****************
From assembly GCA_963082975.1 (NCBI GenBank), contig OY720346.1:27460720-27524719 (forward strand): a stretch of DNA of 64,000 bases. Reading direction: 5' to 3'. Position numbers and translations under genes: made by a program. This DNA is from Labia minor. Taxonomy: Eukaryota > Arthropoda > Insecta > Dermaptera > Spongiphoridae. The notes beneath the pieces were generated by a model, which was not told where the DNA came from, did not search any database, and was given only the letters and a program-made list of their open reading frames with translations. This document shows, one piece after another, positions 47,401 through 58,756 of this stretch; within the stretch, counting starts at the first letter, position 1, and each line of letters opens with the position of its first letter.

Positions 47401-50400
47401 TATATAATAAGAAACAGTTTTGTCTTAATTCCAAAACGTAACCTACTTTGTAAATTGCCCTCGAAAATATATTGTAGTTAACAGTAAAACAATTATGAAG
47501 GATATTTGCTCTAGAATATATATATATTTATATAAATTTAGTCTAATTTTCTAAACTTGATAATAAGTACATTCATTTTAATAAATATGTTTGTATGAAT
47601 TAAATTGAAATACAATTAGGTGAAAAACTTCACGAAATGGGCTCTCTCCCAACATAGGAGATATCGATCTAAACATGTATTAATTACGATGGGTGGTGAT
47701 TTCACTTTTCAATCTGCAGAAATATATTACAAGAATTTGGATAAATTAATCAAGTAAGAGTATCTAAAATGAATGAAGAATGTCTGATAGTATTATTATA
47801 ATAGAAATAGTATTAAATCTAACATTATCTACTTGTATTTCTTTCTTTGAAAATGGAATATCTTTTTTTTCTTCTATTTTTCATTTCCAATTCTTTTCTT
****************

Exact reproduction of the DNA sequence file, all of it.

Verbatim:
From assembly GCA_963082975.1 (NCBI GenBank), contig OY720346.1:27460720-27524719 (forward strand): a stretch of DNA of 64,000 bases. Reading direction: 5' to 3'. Position numbers and translations under genes: made by a program. This DNA is from Labia minor. Taxonomy: Eukaryota > Arthropoda > Insecta > Dermaptera > Spongiphoridae. The notes beneath the pieces were generated by a model, which was not told where the DNA came from, did not search any database, and was given only the letters and a program-made list of their open reading frames with translations. This document shows, one piece after another, positions 47,401 through 58,756 of this stretch; within the stretch, counting starts at the first letter, position 1, and each line of letters opens with the position of its first letter.

Positions 47401-50400
47401 TATATAATAAGAAACAGTTTTGTCTTAATTCCAAAACGTAACCTACTTTGTAAATTGCCCTCGAAAATATATTGTAGTTAACAGTAAAACAATTATGAAG
47501 GATATTTGCTCTAGAATATATATATATTTATATAAATTTAGTCTAATTTTCTAAACTTGATAATAAGTACATTCATTTTAATAAATATGTTTGTATGAAT
47601 TAAATTGAAATACAATTAGGTGAAAAACTTCACGAAATGGGCTCTCTCCCAACATAGGAGATATCGATCTAAACATGTATTAATTACGATGGGTGGTGAT
47701 TTCACTTTTCAATCTGCAGAAATATATTACAAGAATTTGGATAAATTAATCAAGTAAGAGTATCTAAAATGAATGAAGAATGTCTGATAGTATTATTATA
47801 ATAGAAATAGTATTAAATCTAACATTATCTACTTGTATTTCTTTCTTTGAAAATGGAATATCTTTTTTTTCTTCTATTTTTCATTTCCAATTCTTTTCTT